Chairman of the Arcadia Group Sir Philip Green discusses whether there is an immediate prospect of him buying assets owned by Baugur, the Icelandic owner of a number of high street chains.

Professor David Eastwood talks about the significant increases in science students.

Thought for the Day with Akhandadhi Das, a Vaishnav Hindu teacher and theologian.

Secretary for Innovation, Universities and Skills John Denham discusses his plans to make sure that small enterprises survive and prosper in the current economic downturn.

Robert Peston and Nick Robinson report on accusations of discussions between a Russian oligarch and UK political parties.

Dr David Halpern of Cambridge University discusses how inequality is being tackled in the UK.

Larry Charles, a writer on Seinfeld and Curb Your Enthusiasm, joins former London Editor of Time Magazine Jeff McAlister to discuss political satire.

Liberal Democrat leader Nick Clegg discusses future economic policy.

India and Pakistan are allowing some trade across their border in Kashmir for the first time in more than 60 years. Chris Morris reports from Srinagar.

Author Robert Harris describes the life of Pat Kavanagh, one of the world's foremost literary agents.

How will the prospect of a recession affect what we watch on television? TV critic Andrew Billen and Peter Bazalgette discuss.


TUE 09:00 PC RIP? (b00dvhmr)
Episode 1

Clive Anderson traces the story of political correctness, and considers our attitudes towards it today.

Originating amidst the storm of US identity politics and college campuses, it made its way across the Atlantic and was met with derision, ridicule and perhaps even some relief in Britain.


TUE 09:30 Phill Jupitus' Strips (b00dzk92)
Episode 3

Phill Jupitus meets the creators of some of the comic strips that he has loved to read since childhood.

Phill meets Charles Peattie and Russell Taylor, the men behind The Daily Telegraph's Alex.

When they started out 20 years ago they were the young whippersnappers of the cartoon world. Today they find that that is still the case, as there are so few up-and-coming artists in the UK following them.


TUE 09:45 Book of the Week (b00dz9v0)
Thomas Keneally - Searching for Schindler: A Memoir

Episode 2

Thomas Keneally's account of his discovery of the story of Oscar Schindler, which became the basis for his Booker Prize-winning novel Schindler's Ark and the Oscar-winning film Schindler's List.

Poldek and Thomas set out to meet the Australian and American Schindlerjuden, the Jews saved by Oskar.


TUE 10:00 Woman's Hour (b00dywwq)
Artist Emma Sergeant; Dame Karlene Davis

Artist Emma Sergeant on her career and work. Plus, Britain's first female, black union leader Dame Karlene Davis on midwifery, and a look at women prisoners abroad.


TUE 11:00 World On The Move: Great Animal Migrations (b00dzk94)
Philippa Forrester and Brett Westwood present the series following the movement and migration of animals across the planet, from the European eel to the African white-eared kob antelope. A team of wildlife specialists are joined by zoologists and conservationists around the world to present regular reports.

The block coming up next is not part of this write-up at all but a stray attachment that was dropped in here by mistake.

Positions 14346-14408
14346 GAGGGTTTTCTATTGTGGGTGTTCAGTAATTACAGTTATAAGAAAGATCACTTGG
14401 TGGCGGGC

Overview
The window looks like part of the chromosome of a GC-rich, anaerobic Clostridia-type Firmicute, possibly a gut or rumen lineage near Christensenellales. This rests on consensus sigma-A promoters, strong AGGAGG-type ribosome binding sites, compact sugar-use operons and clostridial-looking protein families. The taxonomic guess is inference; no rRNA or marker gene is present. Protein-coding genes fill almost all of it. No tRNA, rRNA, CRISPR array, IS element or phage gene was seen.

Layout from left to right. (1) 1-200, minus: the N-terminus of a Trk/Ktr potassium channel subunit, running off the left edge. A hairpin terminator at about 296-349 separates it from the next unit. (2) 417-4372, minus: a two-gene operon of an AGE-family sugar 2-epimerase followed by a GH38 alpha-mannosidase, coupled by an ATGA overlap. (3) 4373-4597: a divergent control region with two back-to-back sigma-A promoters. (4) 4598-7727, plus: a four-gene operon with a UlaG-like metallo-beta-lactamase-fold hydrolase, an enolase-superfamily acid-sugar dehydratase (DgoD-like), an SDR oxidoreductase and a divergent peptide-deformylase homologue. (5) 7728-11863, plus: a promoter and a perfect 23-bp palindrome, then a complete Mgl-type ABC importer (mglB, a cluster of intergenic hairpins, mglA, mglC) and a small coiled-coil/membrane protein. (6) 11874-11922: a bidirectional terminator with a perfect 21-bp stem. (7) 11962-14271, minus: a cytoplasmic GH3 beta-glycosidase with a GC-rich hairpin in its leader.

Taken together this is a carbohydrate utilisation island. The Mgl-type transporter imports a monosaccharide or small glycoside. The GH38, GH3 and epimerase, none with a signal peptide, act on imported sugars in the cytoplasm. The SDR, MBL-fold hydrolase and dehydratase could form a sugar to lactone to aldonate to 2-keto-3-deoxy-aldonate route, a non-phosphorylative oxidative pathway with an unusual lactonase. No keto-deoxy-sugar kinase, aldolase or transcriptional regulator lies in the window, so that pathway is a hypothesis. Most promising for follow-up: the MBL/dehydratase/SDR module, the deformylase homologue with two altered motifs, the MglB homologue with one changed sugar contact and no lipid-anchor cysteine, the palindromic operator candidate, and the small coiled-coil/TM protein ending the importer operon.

TUE 11:30 Art for Schools (b00dzk96)
Children's writer and illustrator Jackie Morris tells the story of how, in the late 1940s, one woman persuaded artists such as Picasso, Matisse and Lowry to donate prints to be distributed around British schools.

Determined to help widen access to art, Brenda Rawnsley established the School Prints scheme, at first commissioning British artists such as Lowry and Henry Moore, and then taking a portable printing press to France to persuade some of the most well-known artists in the world to take part. Jackie Morris tells the story of the scheme and the woman behind it, and considers how art education has been viewed in Britain since.

A White Pebble Media production for BBC Radio 4.


TUE 12:00 You and Yours (b00dyxx5)
Call You and Yours

Julian Worricker presents a discussion about how the economic downturn is affecting employment.

The programme considers which industries and geographical areas are suffering most and what support is available for those who do find themselves out of work.

With guests Andrew Taylor, employment correspondent for the Financial Times, Nigel Meager of the Institute for Employment Studies in Brighton and Ian Black from the Citizens Advice Bureau.


TUE 12:57 Weather (b00dyxz5)
The latest weather forecast.


TUE 13:00 World at One (b00dyy2b)
National and international news with Martha Kearney.


TUE 13:30 Stage to Screen (b00dzkp7)
Series 3

Oh! What a Lovely War

Paul Gambaccini explores how stage works have been adapted for the cinema.

Richard Attenborough's first film as director was adapted from the Theatre Workshop production by Joan Littlewood. Contributors include original cast member Victor Spinetti, Eleanor Farzan, the film's choreographer, and the film historian Ian Christie.


TUE 14:00 The Archers (b00dybv2)
[Repeat of broadcast at 19:00 on Monday]


TUE 14:15 Drama (b00dzksl)
Number 10 - Series 2

Episode 4

Series of plays by Jonathan Myerson depicting life inside Downing Street.

The prime minister's chief of staff has been attacked and seriously injured during a routine walkabout. When it emerges that the attacker was recently released early from jail under a government initiative the prime minister is forced to consider whether he should resign.

Adam ...... Antony Sher
Polly ...... Deborah Findlay
Steve ...... Julian Rhind-Tutt
Hannah ...... Kelly Hunter
Monica ...... Sasha Behar

Directed by Clive Brill.


TUE 15:00 Making History (b00dzkw9)
Bricks

Bricks